What are Capital Gains?
Capital gains refer to the profit made from selling assets like stocks, bonds, real estate, art, collectibles, or other investments for more than their original purchase price after a certain holding period.
When you realize a capital gain, it becomes subject to capital gains tax. The rate at which these earnings are taxed depends on whether it is a short-term or long-term capital gain.
Understanding the classification and tax treatment of capital gains is important for investors to make sure they comply with local tax laws.
Types of Capital Gains
Capital gains are categorized based on how long you held the asset before selling:
Capital Gains Type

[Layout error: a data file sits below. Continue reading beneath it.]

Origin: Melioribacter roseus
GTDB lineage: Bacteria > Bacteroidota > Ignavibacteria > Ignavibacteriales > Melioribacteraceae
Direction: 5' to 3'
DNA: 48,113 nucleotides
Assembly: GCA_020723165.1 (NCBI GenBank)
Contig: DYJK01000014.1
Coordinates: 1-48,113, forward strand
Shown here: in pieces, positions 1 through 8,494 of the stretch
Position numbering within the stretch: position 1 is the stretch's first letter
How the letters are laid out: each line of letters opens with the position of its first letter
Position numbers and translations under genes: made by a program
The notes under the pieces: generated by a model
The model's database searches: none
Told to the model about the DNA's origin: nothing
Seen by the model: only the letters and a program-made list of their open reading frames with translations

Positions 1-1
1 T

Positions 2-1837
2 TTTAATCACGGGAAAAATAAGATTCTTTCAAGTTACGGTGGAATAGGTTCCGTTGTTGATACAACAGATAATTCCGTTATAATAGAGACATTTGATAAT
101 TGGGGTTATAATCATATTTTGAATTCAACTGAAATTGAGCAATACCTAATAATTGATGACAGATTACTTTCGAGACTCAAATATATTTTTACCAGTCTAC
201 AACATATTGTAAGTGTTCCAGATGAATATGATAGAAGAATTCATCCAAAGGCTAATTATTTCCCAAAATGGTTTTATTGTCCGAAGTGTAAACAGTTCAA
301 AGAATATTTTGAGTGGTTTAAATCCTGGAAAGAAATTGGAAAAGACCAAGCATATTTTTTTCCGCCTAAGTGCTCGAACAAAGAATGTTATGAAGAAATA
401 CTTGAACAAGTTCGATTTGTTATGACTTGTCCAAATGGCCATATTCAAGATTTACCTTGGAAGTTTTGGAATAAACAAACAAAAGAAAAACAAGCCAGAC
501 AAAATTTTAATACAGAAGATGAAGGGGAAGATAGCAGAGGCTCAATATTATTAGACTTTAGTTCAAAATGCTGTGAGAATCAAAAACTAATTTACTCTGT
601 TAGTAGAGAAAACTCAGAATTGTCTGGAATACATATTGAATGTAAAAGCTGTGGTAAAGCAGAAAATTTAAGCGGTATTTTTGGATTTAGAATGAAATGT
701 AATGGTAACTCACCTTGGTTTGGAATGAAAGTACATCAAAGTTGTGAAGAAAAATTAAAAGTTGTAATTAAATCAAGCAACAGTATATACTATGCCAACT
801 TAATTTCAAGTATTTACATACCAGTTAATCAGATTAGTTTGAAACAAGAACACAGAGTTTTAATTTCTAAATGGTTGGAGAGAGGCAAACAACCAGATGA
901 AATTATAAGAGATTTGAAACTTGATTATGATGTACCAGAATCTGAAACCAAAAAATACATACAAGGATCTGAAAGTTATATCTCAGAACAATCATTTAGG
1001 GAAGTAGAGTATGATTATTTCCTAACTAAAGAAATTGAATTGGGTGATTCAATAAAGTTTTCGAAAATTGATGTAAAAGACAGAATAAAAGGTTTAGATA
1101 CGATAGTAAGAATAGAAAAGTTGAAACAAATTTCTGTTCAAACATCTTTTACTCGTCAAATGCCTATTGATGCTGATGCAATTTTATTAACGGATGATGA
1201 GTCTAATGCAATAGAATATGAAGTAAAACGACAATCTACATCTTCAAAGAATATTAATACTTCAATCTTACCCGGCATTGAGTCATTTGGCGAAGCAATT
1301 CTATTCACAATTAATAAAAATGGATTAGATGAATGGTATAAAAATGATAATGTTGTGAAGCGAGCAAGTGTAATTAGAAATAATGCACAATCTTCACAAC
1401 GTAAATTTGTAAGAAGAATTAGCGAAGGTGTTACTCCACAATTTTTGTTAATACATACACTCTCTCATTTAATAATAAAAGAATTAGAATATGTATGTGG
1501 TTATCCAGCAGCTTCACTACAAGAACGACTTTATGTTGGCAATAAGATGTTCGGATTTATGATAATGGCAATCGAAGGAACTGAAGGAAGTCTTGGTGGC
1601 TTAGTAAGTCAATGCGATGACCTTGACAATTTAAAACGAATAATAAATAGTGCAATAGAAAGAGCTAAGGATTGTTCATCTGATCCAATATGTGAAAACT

Short-Term Capital Gains
Gains realized from assets held for 1 year or less. These are taxed at the ordinary income tax rate.
Long-Term Capital Gains
Gains from assets that were held for over 1 year. These qualify for more favorable capital gains tax rates.
The holding period determines whether taxes apply at the normal income tax rate or preferential long-term capital gains rates. Generally, it is advisable to hold assets for more than a year before selling to benefit from the lowest capital gains tax rate.
However, some assets, like collectibles, are taxed at a flat rate of 28% in the US regardless of the holding period. Others, like real estate, allow for some tax-free capital gains.
So, the classification and tax impacts differ based on the type of asset sold at a gain and the holding period.
Capital Gains Tax Rates
In 2023, the federal tax rates on long-term capital gains are: